Biden administration sides with promoter, says lawsuit over FIFA policy should go to trial

FIFA President Giovanni Infantino attends the FIFA Beach Soccer World Cup UAE 2024 final match between Brazil and Italy at the Dubai Design District Stadium in Dubai, United Arab Emirates, Sunday, Feb. 25, 2024. (AP Photo/Christopher Pike)

FIFA President Giovanni Infantino attends the FIFA Beach Soccer World Cup UAE 2024 final match between Brazil and Italy at the Dubai Design District Stadium in Dubai, United Arab Emirates, Sunday, Feb. 25, 2024. (AP Photo/Christopher Pike)

NEW YORK (AP) — The Biden administration sided with a promoter who filed an antitrust suit against FIFA and the U.S. Soccer Federation over the world governing body’s policy against hosting league matches from other countries, urging the U.S. Supreme Court to allow the case to proceed to trial.

In a 23-page brief filed Thursday by Solicitor General Elizabeth B. Prelogar, the government said the Supreme Court should not review the case and should allow a 2023 2nd Circuit U.S. Court of Appeals decision to stand.

The USSF “did not act independently. Rather, it participated in a membership association that adopted a policy binding the association’s members, and it invoked that policy as its stated rationale for denying approval of the proposed matches,” the government wrote.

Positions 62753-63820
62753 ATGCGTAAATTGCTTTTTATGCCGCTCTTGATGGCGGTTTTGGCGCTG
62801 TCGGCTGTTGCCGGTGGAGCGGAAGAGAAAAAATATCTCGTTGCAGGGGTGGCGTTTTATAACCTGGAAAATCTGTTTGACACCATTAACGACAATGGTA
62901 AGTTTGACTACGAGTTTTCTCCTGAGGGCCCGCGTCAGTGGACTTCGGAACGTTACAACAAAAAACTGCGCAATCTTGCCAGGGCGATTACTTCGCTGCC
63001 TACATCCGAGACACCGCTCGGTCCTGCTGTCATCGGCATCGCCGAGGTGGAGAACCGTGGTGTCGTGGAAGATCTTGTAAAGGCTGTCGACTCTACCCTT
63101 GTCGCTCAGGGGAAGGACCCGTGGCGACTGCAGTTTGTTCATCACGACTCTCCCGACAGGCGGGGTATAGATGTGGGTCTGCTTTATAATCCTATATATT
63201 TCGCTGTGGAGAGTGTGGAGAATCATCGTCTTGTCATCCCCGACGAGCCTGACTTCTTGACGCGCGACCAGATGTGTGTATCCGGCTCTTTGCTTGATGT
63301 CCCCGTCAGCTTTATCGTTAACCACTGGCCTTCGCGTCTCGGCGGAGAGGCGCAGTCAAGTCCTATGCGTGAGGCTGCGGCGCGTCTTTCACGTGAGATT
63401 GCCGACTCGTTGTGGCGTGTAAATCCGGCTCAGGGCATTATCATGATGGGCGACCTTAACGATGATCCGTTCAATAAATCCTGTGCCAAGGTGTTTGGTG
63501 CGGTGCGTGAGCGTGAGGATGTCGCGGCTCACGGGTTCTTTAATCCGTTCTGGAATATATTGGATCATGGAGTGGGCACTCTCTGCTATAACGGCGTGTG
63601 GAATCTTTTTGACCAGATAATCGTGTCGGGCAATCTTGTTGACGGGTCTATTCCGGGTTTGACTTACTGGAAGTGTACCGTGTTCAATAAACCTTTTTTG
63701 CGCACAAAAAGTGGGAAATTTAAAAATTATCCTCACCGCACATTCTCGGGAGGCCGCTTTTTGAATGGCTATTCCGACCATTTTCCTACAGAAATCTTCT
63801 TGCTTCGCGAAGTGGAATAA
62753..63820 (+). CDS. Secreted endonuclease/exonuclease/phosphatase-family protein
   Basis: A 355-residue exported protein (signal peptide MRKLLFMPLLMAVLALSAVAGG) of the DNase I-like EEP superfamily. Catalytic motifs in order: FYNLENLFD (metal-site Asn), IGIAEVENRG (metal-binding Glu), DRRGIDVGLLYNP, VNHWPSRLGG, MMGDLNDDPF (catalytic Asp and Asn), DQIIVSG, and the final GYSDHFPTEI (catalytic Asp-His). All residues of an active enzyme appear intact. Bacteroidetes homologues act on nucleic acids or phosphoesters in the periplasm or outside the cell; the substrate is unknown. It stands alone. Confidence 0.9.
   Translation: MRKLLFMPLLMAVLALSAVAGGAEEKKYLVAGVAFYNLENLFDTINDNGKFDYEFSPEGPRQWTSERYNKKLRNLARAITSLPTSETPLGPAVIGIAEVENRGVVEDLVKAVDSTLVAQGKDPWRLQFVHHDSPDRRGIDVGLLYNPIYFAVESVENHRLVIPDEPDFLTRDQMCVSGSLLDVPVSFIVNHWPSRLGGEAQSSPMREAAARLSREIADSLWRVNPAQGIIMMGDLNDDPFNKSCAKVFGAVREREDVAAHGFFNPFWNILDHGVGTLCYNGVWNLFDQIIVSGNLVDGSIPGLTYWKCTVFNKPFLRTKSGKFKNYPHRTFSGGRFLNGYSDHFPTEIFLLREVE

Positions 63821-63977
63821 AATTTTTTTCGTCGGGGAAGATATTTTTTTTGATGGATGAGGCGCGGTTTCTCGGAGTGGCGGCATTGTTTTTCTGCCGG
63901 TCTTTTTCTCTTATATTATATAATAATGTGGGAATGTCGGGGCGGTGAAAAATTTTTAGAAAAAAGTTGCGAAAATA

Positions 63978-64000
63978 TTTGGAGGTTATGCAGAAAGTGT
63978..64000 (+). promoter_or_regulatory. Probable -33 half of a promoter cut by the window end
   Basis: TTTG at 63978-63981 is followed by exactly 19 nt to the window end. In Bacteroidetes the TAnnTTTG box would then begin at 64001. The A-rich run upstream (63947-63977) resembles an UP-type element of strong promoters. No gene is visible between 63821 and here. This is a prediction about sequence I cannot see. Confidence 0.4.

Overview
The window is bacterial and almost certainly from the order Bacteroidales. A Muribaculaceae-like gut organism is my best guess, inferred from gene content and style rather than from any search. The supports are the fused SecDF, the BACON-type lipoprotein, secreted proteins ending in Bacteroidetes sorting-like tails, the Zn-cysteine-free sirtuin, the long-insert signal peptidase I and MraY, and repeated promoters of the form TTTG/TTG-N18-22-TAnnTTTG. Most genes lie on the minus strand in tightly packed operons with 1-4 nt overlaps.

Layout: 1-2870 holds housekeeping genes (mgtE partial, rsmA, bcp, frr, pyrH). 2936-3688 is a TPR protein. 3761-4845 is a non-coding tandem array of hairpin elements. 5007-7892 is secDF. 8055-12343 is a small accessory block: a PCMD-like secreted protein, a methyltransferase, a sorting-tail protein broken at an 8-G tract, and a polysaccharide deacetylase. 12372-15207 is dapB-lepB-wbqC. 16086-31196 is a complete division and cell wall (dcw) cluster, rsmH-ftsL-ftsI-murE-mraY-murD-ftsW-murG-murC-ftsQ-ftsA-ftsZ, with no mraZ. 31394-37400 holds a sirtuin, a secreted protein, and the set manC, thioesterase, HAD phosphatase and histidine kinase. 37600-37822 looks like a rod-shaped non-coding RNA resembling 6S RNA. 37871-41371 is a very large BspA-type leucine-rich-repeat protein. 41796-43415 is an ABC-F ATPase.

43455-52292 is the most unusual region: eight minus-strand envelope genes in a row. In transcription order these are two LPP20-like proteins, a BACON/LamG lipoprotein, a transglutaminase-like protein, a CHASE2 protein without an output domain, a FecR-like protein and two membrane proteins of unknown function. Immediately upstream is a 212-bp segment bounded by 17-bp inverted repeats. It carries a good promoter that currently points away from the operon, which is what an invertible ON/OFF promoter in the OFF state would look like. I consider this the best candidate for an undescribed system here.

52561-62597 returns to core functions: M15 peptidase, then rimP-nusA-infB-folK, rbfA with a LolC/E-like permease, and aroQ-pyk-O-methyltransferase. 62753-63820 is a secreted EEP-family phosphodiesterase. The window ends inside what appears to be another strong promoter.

The government added the USSF “was not a randomly selected FIFA member, nor was it a passive or unknowing bystander to the adoption and enforcement of the 2018 policy.”

Relevent Sports, controlled by Miami Dolphins owner Stephen Ross, announced in August 2018 it planned to host a Spanish league match between Barcelona and Girona at Miami Gardens, Florida, the following January.

In October 2018, FIFA said its ruling council adopted a policy that “emphasized the sporting principle that official league matches must be played within the territory of the respective member association.” Barcelona then withdrew its commitment to play in Florida.

Relevent in 2019 also was refused permission by the USSF to sanction a league match between two teams from Ecuador.

Relevent sued claiming violation of the Sherman Antitrust Act and tortious interference.

U.S. District Judge Valerie Caproni in July 2021 granted the USSF’s motion to dismiss the antitrust claim. The 2nd U.S. Circuit Court of Appeals reinstated the antitrust claim in March 2023 in a unanimous decision by Chief Judge Debra Ann Livingston and Circuit Judges Raymond J. Lohier Jr. and Gerard E. Lynch.

The USSF asked the Supreme Court in August to take the case, and the court in November invited the government to file a brief stating its opinion.

FIFA filed a new motion to dismiss with the trial court in December, claiming the USSF is not its U.S. agent and the court has no jurisdiction over FIFA. The USSF filed a motion to dismiss, arguing the claims were barred by a 2016 settlement agreement between the USSF and Relevent.

FIFA, the USSF and Relevent’s lawyer, Jeffrey Kessler, did not immediately respond to requests for comment.

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